It took two days, but someone finally said the word "gay!"
At the second night of the CNN Democratic debates -- which pitted 10 presidential candidates against one another in the hopes that one of them might possibly make one single, solid point during one of their miserably limited moments at the mic -- Sen. Kirsten Gillibrand of New York mentioned that her mother, an attorney, "worked with gay couples for basic rights." She also talked about her congressional involvement in past efforts to secure LGBTQ+ rights.
"As a freshman senator, I was told you couldn't repeal 'Don't ask, don't tell.' Even members of my own party told me it wasn't convenient," Gillibrand said. "When are civil rights ever convenient? We stood up to the Pentagon and got it done -- not impossible."
The moment marked a rare break in the CNN debates, which aired on Tuesday and Wednesday of this week. Almost none of the 20 candidates, split evenly between the two nights, explicitly mentioned LGBTQ+ people or the specific issues that target them on account of their sexual orientation or gender identity. Vermont Sen. Bernie Sanders called Pres. Donald Trump a "homophobe" during Tuesday night's debates; Mayor Pete Buttigieg of South Bend, Indiana, referred to his husband, Chasten, during one of his responses; Gillibrand mentioned the gay people her mother worked with and "Don't ask, don't tell," the military policy that banned openly gay people from service; Washington Gov. Jay Inslee mentioned LGBTQ+ people about an hour and a half later; and that was it.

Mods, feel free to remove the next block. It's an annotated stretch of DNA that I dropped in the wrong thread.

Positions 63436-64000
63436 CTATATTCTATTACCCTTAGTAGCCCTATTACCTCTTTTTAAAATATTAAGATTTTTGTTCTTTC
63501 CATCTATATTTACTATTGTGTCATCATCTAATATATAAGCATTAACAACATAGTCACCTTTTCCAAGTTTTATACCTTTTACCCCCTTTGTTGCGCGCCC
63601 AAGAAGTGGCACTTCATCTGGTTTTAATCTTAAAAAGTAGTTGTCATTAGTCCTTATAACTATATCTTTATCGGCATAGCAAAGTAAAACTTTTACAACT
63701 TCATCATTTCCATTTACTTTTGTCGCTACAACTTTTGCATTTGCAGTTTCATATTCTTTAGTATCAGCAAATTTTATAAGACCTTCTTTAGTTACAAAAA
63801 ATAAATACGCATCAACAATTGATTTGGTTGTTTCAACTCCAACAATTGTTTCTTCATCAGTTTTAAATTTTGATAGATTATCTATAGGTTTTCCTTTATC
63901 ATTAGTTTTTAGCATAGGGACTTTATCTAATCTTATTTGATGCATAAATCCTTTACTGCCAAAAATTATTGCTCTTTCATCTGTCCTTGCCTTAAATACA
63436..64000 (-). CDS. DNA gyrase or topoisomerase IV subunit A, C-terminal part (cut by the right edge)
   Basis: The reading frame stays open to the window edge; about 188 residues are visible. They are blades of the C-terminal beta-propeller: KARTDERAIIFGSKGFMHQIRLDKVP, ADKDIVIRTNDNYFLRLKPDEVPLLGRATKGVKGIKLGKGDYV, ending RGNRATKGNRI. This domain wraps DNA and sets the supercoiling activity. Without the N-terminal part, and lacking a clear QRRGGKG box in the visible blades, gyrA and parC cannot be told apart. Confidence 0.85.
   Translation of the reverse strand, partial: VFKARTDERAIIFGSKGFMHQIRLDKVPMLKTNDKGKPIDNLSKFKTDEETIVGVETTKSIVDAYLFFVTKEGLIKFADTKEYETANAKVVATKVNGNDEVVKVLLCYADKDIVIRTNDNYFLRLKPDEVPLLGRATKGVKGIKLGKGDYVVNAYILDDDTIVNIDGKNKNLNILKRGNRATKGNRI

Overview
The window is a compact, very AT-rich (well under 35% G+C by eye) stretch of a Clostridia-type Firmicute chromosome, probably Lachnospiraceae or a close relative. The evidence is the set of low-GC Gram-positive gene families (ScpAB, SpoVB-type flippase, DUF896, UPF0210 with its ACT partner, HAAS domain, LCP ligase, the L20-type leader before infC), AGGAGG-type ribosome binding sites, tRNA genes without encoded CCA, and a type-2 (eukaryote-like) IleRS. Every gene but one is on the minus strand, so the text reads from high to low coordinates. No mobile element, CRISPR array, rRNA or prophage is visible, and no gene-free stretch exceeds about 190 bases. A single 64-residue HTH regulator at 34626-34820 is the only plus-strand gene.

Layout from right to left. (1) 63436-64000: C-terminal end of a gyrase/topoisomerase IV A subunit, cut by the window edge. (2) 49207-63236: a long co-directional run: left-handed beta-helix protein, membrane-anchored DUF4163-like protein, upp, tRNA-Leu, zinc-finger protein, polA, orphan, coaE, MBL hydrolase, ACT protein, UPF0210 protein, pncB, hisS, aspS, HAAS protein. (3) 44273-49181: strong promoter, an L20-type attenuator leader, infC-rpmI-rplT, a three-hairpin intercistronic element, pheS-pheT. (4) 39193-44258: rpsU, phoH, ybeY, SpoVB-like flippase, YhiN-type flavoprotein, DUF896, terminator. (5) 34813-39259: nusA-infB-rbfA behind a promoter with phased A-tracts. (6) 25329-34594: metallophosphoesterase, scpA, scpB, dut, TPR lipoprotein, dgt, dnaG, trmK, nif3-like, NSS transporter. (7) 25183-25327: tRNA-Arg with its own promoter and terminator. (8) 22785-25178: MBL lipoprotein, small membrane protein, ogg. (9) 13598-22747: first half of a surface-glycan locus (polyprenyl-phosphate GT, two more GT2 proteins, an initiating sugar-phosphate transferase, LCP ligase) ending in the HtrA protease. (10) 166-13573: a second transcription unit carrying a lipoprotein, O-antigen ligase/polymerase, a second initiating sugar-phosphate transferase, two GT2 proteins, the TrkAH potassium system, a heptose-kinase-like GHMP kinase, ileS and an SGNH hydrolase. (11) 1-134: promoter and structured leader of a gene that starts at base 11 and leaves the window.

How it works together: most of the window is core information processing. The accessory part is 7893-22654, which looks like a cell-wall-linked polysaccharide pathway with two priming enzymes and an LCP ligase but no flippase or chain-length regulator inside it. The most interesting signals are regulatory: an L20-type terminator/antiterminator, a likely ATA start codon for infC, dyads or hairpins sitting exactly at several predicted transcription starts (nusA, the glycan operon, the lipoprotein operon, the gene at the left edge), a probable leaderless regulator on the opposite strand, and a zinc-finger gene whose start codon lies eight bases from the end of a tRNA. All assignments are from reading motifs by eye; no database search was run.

Yet, it would be inaccurate to say that the Democratic candidates haven't been talking about queer people, even though they haven't literally been talking about queer people. On both nights of the CNN debates, the 2020 hopefuls discussed expanding health care access and whether a plan like "Medicare for All" would be the best way to do that. They debated border policy and immigration reform and whether illegally crossing the U.S.-Mexico border should be decriminalized. Gun access came up on Tuesday; police brutality and mass incarceration came up Wednesday. Health care, immigration, systemic violence -- these are all issues that affect LGBTQ+ people. They might not be talking about you, specifically, but they're talking about our issues.
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